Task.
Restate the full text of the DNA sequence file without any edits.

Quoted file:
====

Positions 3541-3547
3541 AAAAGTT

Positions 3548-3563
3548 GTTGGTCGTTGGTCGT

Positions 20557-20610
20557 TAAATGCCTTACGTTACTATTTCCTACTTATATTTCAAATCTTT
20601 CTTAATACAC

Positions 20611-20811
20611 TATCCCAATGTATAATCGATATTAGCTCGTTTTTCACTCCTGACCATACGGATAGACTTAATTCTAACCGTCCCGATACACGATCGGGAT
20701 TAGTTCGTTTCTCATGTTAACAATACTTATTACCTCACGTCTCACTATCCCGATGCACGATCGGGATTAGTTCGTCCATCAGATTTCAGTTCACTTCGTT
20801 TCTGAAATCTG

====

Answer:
Positions 3541-3547
3541 AAAAGTT

Positions 3548-3563
3548 GTTGGTCGTTGGTCGT

Positions 20557-20610
20557 TAAATGCCTTACGTTACTATTTCCTACTTATATTTCAAATCTTT
20601 CTTAATACAC

Positions 20611-20811
20611 TATCCCAATGTATAATCGATATTAGCTCGTTTTTCACTCCTGACCATACGGATAGACTTAATTCTAACCGTCCCGATACACGATCGGGAT
20701 TAGTTCGTTTCTCATGTTAACAATACTTATTACCTCACGTCTCACTATCCCGATGCACGATCGGGATTAGTTCGTCCATCAGATTTCAGTTCACTTCGTT
20801 TCTGAAATCTG